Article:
Skip to comments.New Test May Predict the Possibility of a Heart Attack
Posted on 03/21/2012 8:00:25 PM PDT by neverdem
New findings from a landmark research study led by Scripps Translational Science Institute (STSI) -- a collaborative program between Scripps Health and The Scripps Research Institute (TSRI) -- shows a promising new blood test may be useful in helping doctors predict who is at risk for an imminent heart attack.
Results of the study, titled "Characterization of Circulating Endothelial Cells in Acute Myocardial Infarction," were published this week in Science Translational Medicine. The study concludes that circulating endothelial cells (CEC) from heart attack patients were abnormally large and misshapen and often appeared with multiple nuclei, which indicates that CECs are promising biomarkers for the prediction of acute ongoing arterial plaque rupture.
"The ability to diagnose an imminent heart attack has long been considered the holy grail of cardiovascular medicine," said Dr. Eric Topol, the study's principal investigator and director of STSI. "This has been a tremendous collaboration of two institutions on the research side, three health care systems in San Diego, and a life science industry leader, which has resulted in an important discovery that may help to change the future of cardiovascular medicine."
CEC counts and cell features dramatically altered in heart attack patients
The study involved 50 patients who presented to emergency rooms with heart attacks at four acute care hospitals in San Diego. Using different cell isolation platforms, including the Veridex CellSearch System, the researchers found that CEC counts and the cell structural features were dramatically altered in the heart attack population when compared to the healthy control group.
"We are pleased to have collaborated on this important investigational study, said Mark Connelly, PhD, Director, Cellular Research, Veridex. "CellSearch has proven to be a powerful tool for oncology research and the care of metastatic cancer patients. This study highlights the value of accurate rare cell capture and..."
(Excerpt) Read more at sciencedaily.com ...
This is wonderful news! I hope they develop the test quicker than the researchers anticipate.
Note though that “Veridex” is the sponsor of the study, not that I know a darned thing about them, mind you.
Just pisses me off that all of science is corrupted by “studies” for which these companies pay.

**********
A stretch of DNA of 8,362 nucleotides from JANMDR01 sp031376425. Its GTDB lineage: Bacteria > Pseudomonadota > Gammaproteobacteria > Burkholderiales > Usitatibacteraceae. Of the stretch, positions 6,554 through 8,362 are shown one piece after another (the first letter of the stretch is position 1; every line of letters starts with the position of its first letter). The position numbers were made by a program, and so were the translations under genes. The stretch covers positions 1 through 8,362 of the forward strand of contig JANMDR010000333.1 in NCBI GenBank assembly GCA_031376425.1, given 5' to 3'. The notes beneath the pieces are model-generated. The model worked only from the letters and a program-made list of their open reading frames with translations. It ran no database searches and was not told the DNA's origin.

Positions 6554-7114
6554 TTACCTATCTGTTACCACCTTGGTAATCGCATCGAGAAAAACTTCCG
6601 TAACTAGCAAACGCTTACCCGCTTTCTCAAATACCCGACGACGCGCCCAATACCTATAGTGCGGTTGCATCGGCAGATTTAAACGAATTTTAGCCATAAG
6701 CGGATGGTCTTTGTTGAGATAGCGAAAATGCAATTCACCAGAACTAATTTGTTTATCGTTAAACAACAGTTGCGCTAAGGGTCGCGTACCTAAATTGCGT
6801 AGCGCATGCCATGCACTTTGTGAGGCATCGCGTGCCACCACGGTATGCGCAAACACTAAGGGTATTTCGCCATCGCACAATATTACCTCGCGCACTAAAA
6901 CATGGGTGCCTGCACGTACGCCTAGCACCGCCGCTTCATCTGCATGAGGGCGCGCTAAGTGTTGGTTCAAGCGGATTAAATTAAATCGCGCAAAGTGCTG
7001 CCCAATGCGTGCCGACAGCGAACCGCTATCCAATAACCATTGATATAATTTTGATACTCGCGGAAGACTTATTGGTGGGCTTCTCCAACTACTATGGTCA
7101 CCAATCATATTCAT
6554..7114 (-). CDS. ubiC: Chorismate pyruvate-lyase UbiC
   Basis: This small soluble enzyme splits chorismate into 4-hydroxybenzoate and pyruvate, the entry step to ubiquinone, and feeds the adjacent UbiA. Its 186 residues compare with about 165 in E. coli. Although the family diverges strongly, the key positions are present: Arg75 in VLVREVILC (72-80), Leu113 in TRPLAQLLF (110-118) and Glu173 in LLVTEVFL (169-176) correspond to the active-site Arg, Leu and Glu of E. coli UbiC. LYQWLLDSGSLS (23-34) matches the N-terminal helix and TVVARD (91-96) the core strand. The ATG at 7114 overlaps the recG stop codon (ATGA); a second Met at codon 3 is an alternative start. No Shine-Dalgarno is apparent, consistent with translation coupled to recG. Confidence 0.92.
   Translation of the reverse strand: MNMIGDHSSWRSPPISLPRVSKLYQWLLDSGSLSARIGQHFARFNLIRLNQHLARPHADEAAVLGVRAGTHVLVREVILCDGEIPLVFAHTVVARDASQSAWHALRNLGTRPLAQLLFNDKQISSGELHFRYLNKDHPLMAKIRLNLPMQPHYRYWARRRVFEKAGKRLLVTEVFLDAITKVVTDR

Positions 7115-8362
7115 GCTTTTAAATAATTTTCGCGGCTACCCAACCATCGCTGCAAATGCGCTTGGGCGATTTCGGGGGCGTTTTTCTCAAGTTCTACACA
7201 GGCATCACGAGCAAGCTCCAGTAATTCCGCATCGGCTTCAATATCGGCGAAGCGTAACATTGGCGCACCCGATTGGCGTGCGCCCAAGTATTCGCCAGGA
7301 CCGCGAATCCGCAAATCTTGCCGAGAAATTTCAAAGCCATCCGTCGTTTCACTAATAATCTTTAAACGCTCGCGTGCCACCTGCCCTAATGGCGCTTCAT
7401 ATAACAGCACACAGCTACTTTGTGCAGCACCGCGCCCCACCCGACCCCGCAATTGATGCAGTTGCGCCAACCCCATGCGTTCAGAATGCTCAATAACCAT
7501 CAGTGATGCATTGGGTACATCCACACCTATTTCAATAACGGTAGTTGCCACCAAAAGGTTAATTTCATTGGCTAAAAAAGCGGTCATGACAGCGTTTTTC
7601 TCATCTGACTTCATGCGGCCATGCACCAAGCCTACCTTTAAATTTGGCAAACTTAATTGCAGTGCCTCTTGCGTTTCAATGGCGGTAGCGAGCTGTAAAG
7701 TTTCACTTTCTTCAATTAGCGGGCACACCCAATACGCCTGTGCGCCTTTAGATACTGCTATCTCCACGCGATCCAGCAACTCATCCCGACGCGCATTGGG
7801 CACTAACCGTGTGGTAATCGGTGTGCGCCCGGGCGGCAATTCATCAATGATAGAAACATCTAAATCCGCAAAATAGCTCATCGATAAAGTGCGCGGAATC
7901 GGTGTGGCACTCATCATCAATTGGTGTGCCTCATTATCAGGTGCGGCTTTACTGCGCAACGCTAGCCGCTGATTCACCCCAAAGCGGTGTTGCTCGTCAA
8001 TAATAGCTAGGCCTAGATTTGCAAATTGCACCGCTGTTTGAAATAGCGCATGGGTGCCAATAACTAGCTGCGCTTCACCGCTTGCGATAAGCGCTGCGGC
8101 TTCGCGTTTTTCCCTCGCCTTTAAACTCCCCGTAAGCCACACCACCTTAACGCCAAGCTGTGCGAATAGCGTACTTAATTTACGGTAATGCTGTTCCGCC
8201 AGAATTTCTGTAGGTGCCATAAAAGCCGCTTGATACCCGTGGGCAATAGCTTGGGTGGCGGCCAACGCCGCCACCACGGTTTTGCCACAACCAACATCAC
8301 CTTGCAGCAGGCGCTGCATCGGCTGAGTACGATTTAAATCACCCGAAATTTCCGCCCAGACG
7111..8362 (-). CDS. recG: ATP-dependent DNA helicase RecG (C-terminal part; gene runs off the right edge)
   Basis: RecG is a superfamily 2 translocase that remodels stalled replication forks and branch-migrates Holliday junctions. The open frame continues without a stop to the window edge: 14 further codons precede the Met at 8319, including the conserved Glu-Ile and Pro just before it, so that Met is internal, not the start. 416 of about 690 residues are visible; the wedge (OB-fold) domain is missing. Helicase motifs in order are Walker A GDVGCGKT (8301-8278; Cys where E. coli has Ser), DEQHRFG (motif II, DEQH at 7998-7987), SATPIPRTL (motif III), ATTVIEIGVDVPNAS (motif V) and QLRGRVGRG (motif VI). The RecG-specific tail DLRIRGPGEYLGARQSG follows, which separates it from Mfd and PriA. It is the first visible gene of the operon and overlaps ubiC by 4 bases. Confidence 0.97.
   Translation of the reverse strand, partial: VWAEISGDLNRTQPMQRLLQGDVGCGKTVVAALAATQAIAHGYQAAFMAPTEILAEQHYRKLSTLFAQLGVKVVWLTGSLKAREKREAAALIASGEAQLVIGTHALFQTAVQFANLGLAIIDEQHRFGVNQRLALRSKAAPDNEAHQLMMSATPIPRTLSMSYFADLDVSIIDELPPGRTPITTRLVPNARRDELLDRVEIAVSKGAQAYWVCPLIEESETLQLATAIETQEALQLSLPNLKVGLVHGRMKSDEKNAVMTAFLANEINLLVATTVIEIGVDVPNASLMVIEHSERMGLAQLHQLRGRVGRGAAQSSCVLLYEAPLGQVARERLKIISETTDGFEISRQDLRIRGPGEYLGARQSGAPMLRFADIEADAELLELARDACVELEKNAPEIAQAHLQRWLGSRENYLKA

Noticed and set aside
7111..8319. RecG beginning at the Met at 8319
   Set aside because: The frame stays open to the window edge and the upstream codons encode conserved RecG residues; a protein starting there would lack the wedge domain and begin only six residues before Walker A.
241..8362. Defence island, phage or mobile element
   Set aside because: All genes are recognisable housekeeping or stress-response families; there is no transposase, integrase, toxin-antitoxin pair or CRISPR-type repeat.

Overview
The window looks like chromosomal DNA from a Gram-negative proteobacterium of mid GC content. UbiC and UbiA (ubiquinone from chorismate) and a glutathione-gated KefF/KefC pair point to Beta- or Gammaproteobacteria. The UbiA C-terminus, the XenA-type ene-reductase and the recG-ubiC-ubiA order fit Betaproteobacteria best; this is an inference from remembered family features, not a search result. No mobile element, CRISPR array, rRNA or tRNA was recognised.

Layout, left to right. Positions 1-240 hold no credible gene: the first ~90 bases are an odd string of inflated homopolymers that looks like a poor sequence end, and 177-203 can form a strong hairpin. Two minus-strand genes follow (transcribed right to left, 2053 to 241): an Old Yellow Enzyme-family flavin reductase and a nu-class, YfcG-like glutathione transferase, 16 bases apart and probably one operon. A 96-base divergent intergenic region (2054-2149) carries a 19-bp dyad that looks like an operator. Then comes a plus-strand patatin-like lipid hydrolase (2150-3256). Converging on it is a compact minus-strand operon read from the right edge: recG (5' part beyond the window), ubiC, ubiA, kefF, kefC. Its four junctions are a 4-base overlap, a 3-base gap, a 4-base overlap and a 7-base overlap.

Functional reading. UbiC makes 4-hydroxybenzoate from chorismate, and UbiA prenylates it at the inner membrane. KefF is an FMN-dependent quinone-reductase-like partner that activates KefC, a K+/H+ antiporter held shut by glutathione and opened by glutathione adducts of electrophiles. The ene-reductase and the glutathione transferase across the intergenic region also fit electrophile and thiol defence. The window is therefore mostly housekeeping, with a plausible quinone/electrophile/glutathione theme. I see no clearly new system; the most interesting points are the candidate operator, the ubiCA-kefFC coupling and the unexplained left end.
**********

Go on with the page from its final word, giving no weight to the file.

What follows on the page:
I do know sh*t from shinola though.
I don’t believe anything anymore, I am the ultimate science cynic.
I dont believe anything anymore, I am the ultimate science cynic.
I don't know about Veridex, but Eric Topol is no run of the mill shlep going for the bucks. He has a serious reputation to protect. And other folks complain about NIH funding.
You want an easy test?
93% of heart attack patients have had a root canal. The bacteria found in their hearts is bacteria that normally lives in the mouth. When the person’s immune system gets older, less efficient, or compromised by another illness, and/or the person suffers a mouth injury bacteria from the mouth can travel fro, the mouth to the heart and cause infection there.
K2: Your Arteries Best Friend? Animal studies have shown that K2, but not K1, can inhibit the calcification of arterial plaque. As a recent review notes: Calcification of the vessel walls is one of the features of atherosclerosis and is by itself considered to be a risk factor for plaque rupture.38 And plaque rupture in a heart artery is often the final trigger for a (possibly fatal) myocardial infarction (heart attack). A 1996 study found that high-dose K2 inhibited the increase in aortic or kidney calcium induced by megadose synthetic vitamin D2. The authors noted that a pharmacological dose of vitamin K2 might have a usefulness for the prevention and treatment of arteriosclerosis with calcification.39 A 1999 study found that high-dose K2 could inhibit the increase in aortic calcium in rats made arteriosclerotic by high-dose D2 and an atherogenic diet.40 A 1997 rabbit study found that high dose K2 prevents both the progression of atherosclerosis and the coagulative tendency by reducing the total-cholesterol, lipid peroxidation and factor X activity in plasma, and the ester cholesterol deposition in the aorta of hypercholersterolemic rabbits.41 In 2003 Spronk and colleagues reported that MK-4 [K2] and not K1 inhibits warfarin-induced arterial calcification.42 Most importantly, a study published in 2001 examined more than 4,000 humans followed from 1990 to 1996. Subjects were examined for their dietary K2 intake. Those with a high K2 intake (greater than 33 mcg per day) had only 43 percent of the risk of suffering a heart attack compared to the low K2 group (less than 22 mcg per day). The risk of dying from a heart attack was only 37 percent as high in the high-K2 group compared to the low-K2 group. The dietary intake of vitamin K1 showed no consistent relation with cardiac events or aortic atherosclerosis.43